If you have ever been on a public bus in south Florida, you know it’s not the most luxurious way to get around, but it gets you where you’re going. Just not very fast!
We talk about seat belts a lot, and many other safety concerns when you’re on the road, but buses are different because there is far less attention paid to safety devices and they are usually not required. If you are a passenger on a bus and the bus is involved in an accident, making a claim for your injuries may be difficult because most buses are owned by a government, city or county. There are special procedures involved when attempting to collect damages from a government agency and you should reach out to an experienced attorney.
If you’re involved in a serious bus accident, call 911 and make sure everyone gets medical attention. As with any accident, it’s best to give law enforcement only the information as required, and don’t speak with other people until you talk to an attorney. Someone may contact you about signing papers for an early settlement, but once again, speak to an attorney first.
The law pertaining to school buses is different, and states: 316.6145 School buses; safety belts or other restraint systems required.—
(1)(a) Each school bus that is purchased new after December 31, 2000, and used to transport students in grades pre-K through 12 must be equipped with safety belts or with any other restraint system approved by the Federal Government in a number sufficient to allow each student who is being transported to use a separate safety belt or restraint system. These safety belts must meet the standards required under s. 316.614. A school bus that was purchased prior to December 31, 2000, is not required to be equipped with safety belts.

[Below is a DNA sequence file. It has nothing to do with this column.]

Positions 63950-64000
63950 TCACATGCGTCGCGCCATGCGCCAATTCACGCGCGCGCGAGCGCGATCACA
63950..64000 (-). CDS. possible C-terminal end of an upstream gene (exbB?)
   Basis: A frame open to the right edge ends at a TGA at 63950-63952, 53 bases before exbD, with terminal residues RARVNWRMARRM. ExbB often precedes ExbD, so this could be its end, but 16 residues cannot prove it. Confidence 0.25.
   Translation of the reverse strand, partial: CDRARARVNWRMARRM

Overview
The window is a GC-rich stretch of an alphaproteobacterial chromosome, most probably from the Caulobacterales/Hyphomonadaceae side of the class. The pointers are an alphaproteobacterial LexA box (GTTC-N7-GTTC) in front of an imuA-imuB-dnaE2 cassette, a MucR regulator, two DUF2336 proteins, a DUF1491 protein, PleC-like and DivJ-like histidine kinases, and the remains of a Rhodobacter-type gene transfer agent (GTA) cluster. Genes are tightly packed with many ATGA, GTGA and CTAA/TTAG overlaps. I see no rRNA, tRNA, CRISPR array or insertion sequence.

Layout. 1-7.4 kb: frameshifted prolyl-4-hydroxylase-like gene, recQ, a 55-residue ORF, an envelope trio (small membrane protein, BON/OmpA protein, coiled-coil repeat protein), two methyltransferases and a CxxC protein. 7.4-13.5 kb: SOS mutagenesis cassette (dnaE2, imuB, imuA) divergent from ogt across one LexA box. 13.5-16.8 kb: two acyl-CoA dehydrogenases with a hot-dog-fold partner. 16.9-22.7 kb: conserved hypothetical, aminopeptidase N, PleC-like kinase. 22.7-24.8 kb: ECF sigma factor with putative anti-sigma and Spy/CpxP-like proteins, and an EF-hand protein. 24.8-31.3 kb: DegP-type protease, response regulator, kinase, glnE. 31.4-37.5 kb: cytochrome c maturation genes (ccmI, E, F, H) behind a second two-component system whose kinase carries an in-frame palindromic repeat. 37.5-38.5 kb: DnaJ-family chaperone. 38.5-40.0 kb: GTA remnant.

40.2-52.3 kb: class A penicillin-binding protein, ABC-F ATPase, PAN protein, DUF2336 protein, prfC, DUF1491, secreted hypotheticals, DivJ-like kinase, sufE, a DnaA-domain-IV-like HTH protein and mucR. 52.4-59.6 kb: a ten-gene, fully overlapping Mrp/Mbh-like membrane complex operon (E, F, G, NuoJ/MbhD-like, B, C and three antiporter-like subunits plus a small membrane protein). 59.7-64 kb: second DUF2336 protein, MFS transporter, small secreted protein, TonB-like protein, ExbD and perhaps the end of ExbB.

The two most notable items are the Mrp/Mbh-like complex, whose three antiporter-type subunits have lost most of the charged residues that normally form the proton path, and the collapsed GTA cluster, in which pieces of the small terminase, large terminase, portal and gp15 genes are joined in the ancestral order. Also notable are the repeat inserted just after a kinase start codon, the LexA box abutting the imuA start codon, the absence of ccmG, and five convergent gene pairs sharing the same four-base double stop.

(b) As used in this section, “school bus” means a school bus that is owned, leased, operated, or contracted by a school district.
(2) Each passenger on a school bus that is equipped with safety belts or restraint system shall wear a properly adjusted and fastened safety belt at all times while the bus is in operation. The state, the county, a school district, school bus operator under contract with a school district, or an agent or employee of a school district or operator, including a teacher or volunteer serving as a chaperone, is not liable in an action for personal injury by a school bus passenger solely because the injured party was not wearing a safety belt. The full statute is here -> Click
Some common sense advice for anyone riding on any bus: Remain seated, and hold on to a strap or one of the metal poles and keep holding on until the bus comes to a complete stop and you are able to exit. Bus drivers start and stop suddenly, so always try to maintain a grip on something to stabilize yourself.
The attorneys at Lazarus and Lazarus understand the complexities of dealing with government agencies for accident cases, and we would be pleased to speak with you if you have been involved in an accident involving any government-owned vehicle. Please call us at 954-356-0006 and we will discuss the best course of action for your circumstances.
Broward County Transit produced a video on proper bus courtesy, which will make life better for everyone who rides the bus: